DISCLAIMER: This information is based on Georgia Law. Its purpose is to educate the public on the basic characteristics of a joint tenancy, and is not intended to render any legal counsel on its use. The author is by no means a licensed attorney, and strongly advises that readers consult with an attorney with knowledge of their state laws, and of any relevant legal information pertaining to this type of concurrent ownership.
Joint tenancy is a form of ownership that is held concurrently (at the same time) by two or more individuals. In Georgia, the law recognizes only two types of concurrent ownership. The first is called tenancy in common where two or more individuals share ownership of a single property, and are allowed to possess an unequal but undivided portion of the property. The second is called a joint tenancy where the ownership interests are equal and undivided by the owners. The major difference between the two is that while tenancy in common permits a deceased co-owner to pass his or her ownership interests to surviving heirs, joint tenancy does not permit right of survivorship to the deceased’s heirs. This exposé will focus solely on joint tenancy ownership, and will explain the four basic characteristics that are needed to create it.
Characteristic of Possession
This means that the joint tenants are required by law to possess an undivided and equal portion of the entire property. None of the owners are entitled to claim more than the other owners regardless, of the size of their individually invested interest. For example, if there are three owners and each of them invests 50%, 30%, and 20% respectively, they must all acquire and own an equal share of the property; meaning that each will own one-third. In addition, all three must have possession of the entire property. No co-owner can pick out a certain part of the property and claim it as his or hers exclusively. They all must possess the entire property equally under the law.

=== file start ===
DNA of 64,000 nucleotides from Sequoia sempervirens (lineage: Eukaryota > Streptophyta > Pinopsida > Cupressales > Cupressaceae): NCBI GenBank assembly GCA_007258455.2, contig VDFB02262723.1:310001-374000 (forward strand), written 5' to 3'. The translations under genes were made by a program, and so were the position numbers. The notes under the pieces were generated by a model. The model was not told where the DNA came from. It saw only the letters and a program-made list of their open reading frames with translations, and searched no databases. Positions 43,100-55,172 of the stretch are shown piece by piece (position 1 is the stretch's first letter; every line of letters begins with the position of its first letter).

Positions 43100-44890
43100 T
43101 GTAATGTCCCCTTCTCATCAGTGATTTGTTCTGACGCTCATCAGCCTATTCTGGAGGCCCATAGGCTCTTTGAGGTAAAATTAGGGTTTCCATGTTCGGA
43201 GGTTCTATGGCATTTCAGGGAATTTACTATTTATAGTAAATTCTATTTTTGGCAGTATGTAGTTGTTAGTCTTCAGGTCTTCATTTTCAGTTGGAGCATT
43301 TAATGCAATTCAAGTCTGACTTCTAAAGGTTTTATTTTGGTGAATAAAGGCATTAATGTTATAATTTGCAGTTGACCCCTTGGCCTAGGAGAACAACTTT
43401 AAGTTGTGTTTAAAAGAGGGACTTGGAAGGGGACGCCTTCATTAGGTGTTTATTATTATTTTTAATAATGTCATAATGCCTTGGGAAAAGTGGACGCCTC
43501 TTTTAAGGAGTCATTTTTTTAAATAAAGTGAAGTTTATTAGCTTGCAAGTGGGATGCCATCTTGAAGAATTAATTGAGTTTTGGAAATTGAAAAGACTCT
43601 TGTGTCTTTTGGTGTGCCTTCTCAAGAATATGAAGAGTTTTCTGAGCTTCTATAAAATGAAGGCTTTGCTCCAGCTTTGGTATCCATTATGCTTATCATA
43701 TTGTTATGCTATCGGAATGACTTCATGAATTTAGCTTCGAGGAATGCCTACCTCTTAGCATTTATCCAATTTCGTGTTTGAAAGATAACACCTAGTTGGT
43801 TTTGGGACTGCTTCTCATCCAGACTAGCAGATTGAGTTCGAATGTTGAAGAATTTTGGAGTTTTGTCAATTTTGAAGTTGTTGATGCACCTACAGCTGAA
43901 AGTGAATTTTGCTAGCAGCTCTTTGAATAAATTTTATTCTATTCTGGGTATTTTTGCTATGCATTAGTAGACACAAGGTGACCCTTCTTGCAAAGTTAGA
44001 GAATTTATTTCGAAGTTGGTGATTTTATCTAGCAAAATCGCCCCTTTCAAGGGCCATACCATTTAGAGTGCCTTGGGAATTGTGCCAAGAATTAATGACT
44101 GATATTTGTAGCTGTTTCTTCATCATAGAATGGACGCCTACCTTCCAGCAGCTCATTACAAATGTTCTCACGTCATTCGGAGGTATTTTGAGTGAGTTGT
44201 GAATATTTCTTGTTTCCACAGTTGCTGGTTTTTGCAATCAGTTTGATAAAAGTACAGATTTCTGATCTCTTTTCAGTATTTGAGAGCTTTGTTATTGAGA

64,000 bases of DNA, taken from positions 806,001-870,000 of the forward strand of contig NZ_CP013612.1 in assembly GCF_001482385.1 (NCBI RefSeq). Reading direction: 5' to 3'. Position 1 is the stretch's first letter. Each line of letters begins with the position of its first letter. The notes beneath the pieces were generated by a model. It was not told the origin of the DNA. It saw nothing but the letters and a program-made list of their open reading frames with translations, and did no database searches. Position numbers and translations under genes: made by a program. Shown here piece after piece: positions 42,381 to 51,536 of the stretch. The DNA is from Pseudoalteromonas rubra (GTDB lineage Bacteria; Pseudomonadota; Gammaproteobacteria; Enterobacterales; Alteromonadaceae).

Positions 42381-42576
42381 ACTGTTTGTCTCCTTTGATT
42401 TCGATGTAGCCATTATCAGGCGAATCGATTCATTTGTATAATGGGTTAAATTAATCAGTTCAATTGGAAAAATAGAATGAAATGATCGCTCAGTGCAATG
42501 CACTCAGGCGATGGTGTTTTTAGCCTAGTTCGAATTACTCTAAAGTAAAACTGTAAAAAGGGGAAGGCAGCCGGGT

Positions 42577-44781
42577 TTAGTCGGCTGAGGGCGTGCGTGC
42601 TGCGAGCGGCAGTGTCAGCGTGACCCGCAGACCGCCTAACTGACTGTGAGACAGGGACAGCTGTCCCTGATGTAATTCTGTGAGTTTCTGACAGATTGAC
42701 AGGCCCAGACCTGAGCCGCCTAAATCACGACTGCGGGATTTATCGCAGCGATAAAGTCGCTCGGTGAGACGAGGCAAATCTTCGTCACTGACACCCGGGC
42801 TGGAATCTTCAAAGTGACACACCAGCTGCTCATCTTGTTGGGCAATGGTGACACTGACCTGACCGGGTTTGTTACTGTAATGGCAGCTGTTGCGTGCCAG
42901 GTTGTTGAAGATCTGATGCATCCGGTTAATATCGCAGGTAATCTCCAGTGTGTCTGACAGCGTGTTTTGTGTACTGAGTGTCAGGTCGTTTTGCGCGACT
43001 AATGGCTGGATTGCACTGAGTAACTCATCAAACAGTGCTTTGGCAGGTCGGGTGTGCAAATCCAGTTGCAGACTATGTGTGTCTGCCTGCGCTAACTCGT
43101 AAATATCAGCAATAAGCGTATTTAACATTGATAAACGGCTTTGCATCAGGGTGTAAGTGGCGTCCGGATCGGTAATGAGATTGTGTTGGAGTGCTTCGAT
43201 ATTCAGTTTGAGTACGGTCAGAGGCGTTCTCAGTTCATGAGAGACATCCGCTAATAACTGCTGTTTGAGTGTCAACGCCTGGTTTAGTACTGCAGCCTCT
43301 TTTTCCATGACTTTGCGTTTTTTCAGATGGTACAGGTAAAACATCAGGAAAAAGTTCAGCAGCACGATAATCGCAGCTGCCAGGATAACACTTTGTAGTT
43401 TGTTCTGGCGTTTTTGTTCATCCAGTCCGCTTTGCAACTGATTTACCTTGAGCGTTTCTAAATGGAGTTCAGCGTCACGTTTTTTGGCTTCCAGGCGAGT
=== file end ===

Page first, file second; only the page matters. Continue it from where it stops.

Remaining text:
Characteristic of Interest
The joint tenants own the single property together, and the property will be used by each owner for its intended purpose. If the property ownership is for a business operation, then each owner must use it for that specific purpose. On the other hand, if the property’s intended use is to provide residency for the owners, then each of them must use it specifically for that purpose. The unity of interest also refers to title rights. For example, if one co-owner holds a fee simple interest in the property, the others must also hold a fee simple interest.
Characteristic of Time
The characteristic of time means that each joint tenant must acquire an ownership interest in the same property at the exact same time. Once the ownership is formed, no one else can join in and acquire ownership at a later date unless an entirely new joint tenancy ownership agreement is formed among the existing co-owners, and the new co-owner at the same time. If one of the owners sells his or her interest to a new co-owner, a new joint tenancy agreement must be formed to include both the two remaining co-owners and the new co-owner. If the co-owners fail to form a new joint tenancy agreement, the new co-owner will not hold a joint tenancy ownership, but will automatically hold a tenancy in common ownership. This means that the two remaining co-owners will hold an undivided two-thirds joint tenancy interest in the property, and the new owner will hold an undivided one-third tenancy in common interest. As the law requires, the joint tenancy owners will not be allowed to pass on survivorship interests to heirs upon death, but the new tenancy in common will be entitled to pass on survivorship interests to his or her heirs.
Characteristic of Title
Title is a legal term for the ownership in a piece of property, and the verifiable evidence regarding proof of ownership. In a joint tenancy agreement, the owners must acquire good title; which involves possession, right of possession, and right of property. Possession is the actual ownership of the property. With right of possession, the owner has legal ownership, and has sufficient proof to present in court if an outsider also claims possession. The right of property is the owner’s right to use the property where the owner can again show proof in court. Each owner must be able to prove possession, right of possession, and right of property in order for the joint tenancy to be valid. If this cannot be established, the owners will automatically lose the property, and their property interests. Also, as previously mentioned, the owners must hold similar title rights. Whether the title is a fee simple or a life estate, each owner must hold the same exact title in the property.
These are the four basic characteristics that are needed to legally create a joint tenancy. Those who are seriously considering forming a joint tenancy are urged to first contact an attorney in their local area for further details